Just received a splendid packet of 1,000 worldwide aviation topicals. I rediscovered a common feature that I recalled from my youth (1970s) - that is, there's a lot of stamps bearing cancellations that remain fully gummed on the reverse. Strictly speaking, they are not "postally used." Pending your response, I'm guessing that such stamps are the product of smaller nations that print, gum, and cancel stamps expressly for philatelic markets. Your thoughts?
Cancelled to order (CTO). And not just by the usual suspects - the Aussies have been doing this (albeit on better quality material) for 120 years. A less attractive development has been the printing of the actual cancel on the stamp.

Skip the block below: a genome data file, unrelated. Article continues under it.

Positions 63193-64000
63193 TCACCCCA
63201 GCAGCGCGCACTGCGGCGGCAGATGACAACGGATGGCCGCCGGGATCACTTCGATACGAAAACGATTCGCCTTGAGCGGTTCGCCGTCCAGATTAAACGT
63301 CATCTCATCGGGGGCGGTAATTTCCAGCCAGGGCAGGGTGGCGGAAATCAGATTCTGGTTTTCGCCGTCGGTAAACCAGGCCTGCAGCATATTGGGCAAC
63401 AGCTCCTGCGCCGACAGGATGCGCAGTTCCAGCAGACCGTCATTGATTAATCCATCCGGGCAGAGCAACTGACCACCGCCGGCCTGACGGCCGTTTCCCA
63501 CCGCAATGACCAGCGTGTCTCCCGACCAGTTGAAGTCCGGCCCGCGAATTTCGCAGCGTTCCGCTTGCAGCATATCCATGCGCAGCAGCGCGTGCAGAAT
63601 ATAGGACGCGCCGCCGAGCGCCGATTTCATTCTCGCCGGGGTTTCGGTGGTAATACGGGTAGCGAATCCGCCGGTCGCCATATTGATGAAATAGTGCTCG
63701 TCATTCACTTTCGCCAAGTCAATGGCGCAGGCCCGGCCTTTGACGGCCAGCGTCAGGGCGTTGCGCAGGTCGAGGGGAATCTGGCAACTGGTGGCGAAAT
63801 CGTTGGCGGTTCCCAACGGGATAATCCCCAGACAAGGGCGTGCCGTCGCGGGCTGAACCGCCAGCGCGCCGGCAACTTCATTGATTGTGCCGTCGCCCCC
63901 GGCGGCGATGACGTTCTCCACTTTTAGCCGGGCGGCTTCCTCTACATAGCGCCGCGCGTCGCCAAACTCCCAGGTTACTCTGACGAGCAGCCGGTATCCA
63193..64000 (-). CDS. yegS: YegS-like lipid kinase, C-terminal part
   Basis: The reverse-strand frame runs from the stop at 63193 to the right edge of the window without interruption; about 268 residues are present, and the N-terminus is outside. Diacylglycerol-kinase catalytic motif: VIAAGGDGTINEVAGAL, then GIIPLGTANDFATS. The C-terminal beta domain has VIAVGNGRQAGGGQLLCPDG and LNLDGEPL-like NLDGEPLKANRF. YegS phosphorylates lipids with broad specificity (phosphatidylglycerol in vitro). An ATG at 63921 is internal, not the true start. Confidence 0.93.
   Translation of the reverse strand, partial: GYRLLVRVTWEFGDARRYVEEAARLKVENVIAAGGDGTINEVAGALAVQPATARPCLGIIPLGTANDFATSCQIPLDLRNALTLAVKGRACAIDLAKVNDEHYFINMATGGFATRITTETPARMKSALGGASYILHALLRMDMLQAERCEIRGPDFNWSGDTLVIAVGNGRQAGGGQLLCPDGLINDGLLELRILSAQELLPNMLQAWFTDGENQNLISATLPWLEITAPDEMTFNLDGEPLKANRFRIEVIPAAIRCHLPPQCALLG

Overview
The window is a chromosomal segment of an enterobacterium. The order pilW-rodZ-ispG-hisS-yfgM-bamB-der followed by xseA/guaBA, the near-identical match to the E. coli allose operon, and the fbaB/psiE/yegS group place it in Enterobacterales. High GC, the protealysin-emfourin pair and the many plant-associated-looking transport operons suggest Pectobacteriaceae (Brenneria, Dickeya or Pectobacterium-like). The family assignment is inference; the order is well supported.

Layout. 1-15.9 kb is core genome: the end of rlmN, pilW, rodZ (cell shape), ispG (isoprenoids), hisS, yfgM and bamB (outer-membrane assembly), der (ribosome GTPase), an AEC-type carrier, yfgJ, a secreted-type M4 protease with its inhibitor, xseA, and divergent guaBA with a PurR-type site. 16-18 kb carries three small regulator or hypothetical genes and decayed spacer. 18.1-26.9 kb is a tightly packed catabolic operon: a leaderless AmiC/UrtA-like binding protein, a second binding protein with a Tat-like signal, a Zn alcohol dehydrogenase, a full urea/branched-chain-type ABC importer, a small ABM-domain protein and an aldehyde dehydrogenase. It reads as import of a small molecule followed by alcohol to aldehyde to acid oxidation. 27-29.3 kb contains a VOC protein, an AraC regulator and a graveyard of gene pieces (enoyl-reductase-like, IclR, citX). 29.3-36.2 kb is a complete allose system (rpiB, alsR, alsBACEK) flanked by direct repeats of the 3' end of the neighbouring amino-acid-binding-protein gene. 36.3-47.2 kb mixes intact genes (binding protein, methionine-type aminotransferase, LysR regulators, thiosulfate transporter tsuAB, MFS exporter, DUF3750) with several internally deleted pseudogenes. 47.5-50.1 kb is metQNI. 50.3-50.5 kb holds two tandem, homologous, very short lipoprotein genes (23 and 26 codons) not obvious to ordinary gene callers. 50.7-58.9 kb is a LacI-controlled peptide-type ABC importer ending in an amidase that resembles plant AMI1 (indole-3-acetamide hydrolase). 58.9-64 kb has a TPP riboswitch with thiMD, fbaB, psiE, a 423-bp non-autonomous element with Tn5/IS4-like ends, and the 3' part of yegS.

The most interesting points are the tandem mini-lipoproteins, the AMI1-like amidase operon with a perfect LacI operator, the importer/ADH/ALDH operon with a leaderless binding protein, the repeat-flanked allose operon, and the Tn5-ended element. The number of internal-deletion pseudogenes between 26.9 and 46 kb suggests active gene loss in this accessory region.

Sweating stamps off (stamp lift box) will or can leave the gum intact but it usually changes the gum's, appearance. I made a large sweat box out of a cooking pan to un-stick mint full panes that I got from an estate sale while ago. It worked but I consider them "disturbed gum".